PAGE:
If you don’t have a chance to join the Tour in person, here is how you can play with your life story.
Create your own Alive Inside playlist. Listen to this ageful representation of yourself. Houses and cars and jobs can be lost, but your force of character stays with you and is enlivened by the music you love. Even when you do not remember where you have been, you have been there and your character bears the marks of your experiences. By practicing looking at your life story in this way, you can alleviate some of the suffering of loss that comes with age, and we can develop a deeper appreciation for ourselves and all the permutations of our story.
Hi, I am a AGNG 200 student at the Erickson School of Aging. I particularly enjoy the insight that his post has provided. From my studies this semester, I have come to understand that aging is a complex journey that can be travel and explored in different ways. I think that is piece connects to the ideal Spiritual Eldering and importance of sharing ones life journey with those around them. Furthermore, this piece references this idea as well as connecting the importance of changing ones ego to allow for a more beneficial acceptance or navigation through a serious and detrimental aspect of aging called dementia. It’s particularly interesting thinking about how community can help change the quality of life for someone who can no longer remember their life with any certainty. It’s important that these individuals might still be able to feel the truth of the lives they’ve lead being around those that they’ve shared stories with. Thinking about this makes me wonder how my grandmother must feel and how she relates with those around her. Does the presence of her family provide comfort? Should we encourage her to record more of her life to help her as she progresses? This are questions I’ll no doubt be thinking about. Thank you for the thoughtful piece.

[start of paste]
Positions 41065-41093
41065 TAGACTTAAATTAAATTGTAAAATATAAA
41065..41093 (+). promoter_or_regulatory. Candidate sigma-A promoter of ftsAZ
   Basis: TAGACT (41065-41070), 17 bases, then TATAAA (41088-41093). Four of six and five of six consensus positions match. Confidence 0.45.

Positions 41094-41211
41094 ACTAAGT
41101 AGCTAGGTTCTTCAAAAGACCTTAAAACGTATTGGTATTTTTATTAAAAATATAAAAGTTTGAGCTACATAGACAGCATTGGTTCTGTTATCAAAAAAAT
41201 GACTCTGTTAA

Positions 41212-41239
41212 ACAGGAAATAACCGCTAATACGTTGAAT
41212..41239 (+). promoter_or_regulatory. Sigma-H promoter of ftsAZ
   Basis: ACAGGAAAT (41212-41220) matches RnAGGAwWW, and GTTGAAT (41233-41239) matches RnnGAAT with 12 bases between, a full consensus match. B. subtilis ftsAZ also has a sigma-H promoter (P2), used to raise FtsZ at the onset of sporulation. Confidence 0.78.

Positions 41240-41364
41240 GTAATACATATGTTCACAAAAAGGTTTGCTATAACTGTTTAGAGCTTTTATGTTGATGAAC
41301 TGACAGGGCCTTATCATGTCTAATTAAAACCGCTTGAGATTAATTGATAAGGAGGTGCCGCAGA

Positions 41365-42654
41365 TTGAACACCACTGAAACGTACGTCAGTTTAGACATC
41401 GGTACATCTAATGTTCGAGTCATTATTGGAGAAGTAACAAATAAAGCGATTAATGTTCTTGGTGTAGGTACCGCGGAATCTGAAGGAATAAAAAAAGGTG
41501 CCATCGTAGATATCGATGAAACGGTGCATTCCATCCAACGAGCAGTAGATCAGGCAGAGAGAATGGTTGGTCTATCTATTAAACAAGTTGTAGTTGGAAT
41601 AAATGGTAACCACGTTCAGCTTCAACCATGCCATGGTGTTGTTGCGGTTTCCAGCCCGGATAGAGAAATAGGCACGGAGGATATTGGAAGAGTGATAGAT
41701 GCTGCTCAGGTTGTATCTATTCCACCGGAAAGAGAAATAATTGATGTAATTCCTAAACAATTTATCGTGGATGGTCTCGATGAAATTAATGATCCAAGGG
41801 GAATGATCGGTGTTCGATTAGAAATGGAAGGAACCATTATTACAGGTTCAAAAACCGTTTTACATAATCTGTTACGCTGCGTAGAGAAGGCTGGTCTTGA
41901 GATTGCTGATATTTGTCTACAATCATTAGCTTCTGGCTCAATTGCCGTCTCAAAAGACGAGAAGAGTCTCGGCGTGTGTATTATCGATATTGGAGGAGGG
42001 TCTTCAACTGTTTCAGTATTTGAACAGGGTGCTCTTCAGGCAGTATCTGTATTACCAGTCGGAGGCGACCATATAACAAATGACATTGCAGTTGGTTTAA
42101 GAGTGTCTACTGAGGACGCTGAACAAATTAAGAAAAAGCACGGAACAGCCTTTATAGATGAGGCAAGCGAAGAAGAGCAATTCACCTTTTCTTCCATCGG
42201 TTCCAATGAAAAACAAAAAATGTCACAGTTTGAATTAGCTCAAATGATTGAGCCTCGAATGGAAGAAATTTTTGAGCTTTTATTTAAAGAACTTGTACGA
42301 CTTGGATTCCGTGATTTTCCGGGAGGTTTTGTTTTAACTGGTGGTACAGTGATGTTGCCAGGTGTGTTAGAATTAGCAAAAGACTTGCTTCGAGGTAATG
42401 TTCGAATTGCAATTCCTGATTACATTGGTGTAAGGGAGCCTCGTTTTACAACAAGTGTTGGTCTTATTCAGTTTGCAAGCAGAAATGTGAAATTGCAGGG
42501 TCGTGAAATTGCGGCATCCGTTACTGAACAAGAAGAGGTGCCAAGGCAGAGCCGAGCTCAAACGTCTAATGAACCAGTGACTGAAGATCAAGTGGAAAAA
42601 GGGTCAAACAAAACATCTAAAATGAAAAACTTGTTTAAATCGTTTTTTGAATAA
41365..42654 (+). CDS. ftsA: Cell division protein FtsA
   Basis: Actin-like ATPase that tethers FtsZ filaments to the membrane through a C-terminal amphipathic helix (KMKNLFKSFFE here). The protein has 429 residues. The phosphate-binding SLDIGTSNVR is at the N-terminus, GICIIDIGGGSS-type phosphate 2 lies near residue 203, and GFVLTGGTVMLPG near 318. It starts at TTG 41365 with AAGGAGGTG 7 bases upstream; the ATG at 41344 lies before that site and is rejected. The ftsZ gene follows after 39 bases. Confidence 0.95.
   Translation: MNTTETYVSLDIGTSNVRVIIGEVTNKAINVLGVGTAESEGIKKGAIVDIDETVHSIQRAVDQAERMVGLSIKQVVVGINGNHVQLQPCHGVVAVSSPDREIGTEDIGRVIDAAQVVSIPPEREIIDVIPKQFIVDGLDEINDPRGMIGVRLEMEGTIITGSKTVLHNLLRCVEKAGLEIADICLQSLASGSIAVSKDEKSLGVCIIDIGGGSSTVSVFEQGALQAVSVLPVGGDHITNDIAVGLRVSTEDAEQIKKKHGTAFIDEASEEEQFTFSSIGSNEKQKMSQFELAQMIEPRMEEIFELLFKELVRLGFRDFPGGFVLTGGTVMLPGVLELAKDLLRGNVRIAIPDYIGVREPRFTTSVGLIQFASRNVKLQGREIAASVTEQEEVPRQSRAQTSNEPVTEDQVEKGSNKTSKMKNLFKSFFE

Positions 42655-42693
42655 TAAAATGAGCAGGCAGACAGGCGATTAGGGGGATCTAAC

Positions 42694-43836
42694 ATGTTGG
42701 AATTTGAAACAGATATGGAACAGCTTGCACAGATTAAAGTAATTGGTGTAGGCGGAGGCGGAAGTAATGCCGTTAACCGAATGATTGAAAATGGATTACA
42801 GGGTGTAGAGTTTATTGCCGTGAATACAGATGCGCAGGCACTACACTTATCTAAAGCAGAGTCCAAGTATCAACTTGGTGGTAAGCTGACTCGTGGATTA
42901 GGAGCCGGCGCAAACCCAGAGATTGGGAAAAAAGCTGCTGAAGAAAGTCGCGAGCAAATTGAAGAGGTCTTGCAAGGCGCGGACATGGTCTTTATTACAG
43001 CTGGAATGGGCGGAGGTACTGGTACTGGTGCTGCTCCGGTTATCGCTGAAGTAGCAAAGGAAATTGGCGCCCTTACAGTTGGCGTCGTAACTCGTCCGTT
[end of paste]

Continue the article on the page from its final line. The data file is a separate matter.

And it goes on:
Kevin Louis says
I am an AGNG 200 student at the Erickson School of Aging
One of the things that I have always found most important is for one to know them self. While I was reading this article it deeply resonated with me. As I was reading this I was not just reflecting on myself, but the values I appreciate in others, the conversations I have had with people in regard to themselves, why they value the things they value, and much more. When music was introduced, it burst the floodgates open. One always hears that music is an expression of others and that is a phrase that I use in various situations. There isn’t a genre I don’t love and they all speak to me in different ways, yet when I read this article it really hit home.
In class we have discussed about a multitude of things starting from spiritual eldering (when an elder (pundit) teaches through an epiphany they had in their life to nurture and harvest individuals around them by sharing this specialized experience and allowing for their pupils to get closer to “the meaning of life”.) to our most recent topic of dementia. It feels like I was just enlightened on something I never would have thought of. If one thinks of it as “Your taste in food wouldn’t change just because you can’t remember what you like, then your taste in music shouldn’t change either. So even if one can’t actively recall their knowledge they can inherently remember things through a medium that resonates with them.
There are so many other things that can be discussed as well. This article was truly a treasure to read and gave me valuable insight. Thank you very much for this piece to the world.
Steve Williams says
Wow, that was worth waiting for! Thanks for sharing, Kyrie.
David Nelson says
Thanks Kyrie for including Betts story & at least a picture. Very thoughtful